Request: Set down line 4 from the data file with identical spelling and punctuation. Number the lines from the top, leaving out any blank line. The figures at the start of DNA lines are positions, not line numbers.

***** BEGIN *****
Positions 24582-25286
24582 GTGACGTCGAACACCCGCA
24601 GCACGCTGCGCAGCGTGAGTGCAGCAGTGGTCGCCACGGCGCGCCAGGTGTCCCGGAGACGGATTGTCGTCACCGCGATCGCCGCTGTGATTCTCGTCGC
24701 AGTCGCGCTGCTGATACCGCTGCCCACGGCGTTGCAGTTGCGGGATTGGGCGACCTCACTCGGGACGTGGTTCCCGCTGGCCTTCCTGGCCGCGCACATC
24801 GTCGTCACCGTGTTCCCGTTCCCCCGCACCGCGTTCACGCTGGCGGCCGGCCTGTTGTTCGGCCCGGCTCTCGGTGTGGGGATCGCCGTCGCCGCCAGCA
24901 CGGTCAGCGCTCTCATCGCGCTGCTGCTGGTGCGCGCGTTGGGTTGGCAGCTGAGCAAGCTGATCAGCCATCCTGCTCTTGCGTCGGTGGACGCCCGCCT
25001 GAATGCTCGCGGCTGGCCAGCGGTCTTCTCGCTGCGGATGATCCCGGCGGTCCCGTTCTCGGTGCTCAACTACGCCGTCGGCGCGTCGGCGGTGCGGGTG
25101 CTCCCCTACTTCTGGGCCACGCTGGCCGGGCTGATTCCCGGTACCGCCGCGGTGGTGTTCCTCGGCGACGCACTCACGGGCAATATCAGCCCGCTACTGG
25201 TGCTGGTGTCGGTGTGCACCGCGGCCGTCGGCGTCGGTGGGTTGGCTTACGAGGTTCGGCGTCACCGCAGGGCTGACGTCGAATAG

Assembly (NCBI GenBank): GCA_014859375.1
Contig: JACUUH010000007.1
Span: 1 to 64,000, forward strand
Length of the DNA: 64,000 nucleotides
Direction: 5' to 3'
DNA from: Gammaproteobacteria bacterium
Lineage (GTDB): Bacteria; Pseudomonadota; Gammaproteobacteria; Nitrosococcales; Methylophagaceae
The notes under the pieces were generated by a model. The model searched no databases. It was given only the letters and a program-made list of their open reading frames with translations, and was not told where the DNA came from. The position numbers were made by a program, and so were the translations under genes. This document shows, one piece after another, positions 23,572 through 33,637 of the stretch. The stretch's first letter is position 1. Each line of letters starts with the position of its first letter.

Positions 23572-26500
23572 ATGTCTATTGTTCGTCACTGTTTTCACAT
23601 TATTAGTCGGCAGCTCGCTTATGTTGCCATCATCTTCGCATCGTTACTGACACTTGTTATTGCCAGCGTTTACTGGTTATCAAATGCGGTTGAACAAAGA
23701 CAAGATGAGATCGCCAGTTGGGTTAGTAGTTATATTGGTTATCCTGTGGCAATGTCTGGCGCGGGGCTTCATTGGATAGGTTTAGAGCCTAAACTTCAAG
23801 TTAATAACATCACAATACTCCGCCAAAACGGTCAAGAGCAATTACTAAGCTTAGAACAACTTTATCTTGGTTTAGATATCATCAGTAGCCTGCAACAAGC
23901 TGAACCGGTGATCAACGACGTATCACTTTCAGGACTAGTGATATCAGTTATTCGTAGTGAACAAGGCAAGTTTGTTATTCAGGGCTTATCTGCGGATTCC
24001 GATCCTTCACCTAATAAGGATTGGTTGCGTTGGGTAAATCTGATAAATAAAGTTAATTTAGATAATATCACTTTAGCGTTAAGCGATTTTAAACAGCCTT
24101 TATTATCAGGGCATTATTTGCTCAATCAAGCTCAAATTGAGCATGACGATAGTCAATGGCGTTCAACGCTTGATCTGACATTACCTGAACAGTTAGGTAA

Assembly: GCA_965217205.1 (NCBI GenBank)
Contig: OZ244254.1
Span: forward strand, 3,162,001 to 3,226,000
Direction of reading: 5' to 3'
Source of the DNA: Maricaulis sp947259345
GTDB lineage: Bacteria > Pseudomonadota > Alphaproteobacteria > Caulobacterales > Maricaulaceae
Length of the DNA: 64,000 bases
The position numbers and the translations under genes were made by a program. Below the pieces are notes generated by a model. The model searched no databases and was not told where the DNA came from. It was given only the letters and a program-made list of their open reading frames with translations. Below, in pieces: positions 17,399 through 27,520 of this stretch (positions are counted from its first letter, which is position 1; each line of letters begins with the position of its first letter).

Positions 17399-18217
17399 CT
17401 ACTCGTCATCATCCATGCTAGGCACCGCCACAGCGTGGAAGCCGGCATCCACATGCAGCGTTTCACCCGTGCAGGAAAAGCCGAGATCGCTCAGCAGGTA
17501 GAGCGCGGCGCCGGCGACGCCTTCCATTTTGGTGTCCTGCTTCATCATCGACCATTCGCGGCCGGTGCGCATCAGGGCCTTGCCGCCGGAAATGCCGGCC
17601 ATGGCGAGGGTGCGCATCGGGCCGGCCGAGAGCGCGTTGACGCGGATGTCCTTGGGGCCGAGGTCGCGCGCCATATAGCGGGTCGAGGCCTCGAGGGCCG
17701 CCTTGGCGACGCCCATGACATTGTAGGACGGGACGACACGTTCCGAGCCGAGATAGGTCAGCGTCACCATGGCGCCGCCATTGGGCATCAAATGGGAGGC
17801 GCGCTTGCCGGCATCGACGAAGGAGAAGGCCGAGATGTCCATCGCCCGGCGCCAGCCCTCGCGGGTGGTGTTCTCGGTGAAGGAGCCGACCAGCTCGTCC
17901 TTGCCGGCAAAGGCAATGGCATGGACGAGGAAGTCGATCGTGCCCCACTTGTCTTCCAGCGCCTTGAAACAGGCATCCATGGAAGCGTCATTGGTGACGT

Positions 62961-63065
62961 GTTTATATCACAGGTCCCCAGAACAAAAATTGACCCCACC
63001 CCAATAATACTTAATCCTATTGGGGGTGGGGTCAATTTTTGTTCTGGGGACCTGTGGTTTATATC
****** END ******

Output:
24701 AGTCGCGCTGCTGATACCGCTGCCCACGGCGTTGCAGTTGCGGGATTGGGCGACCTCACTCGGGACGTGGTTCCCGCTGGCCTTCCTGGCCGCGCACATC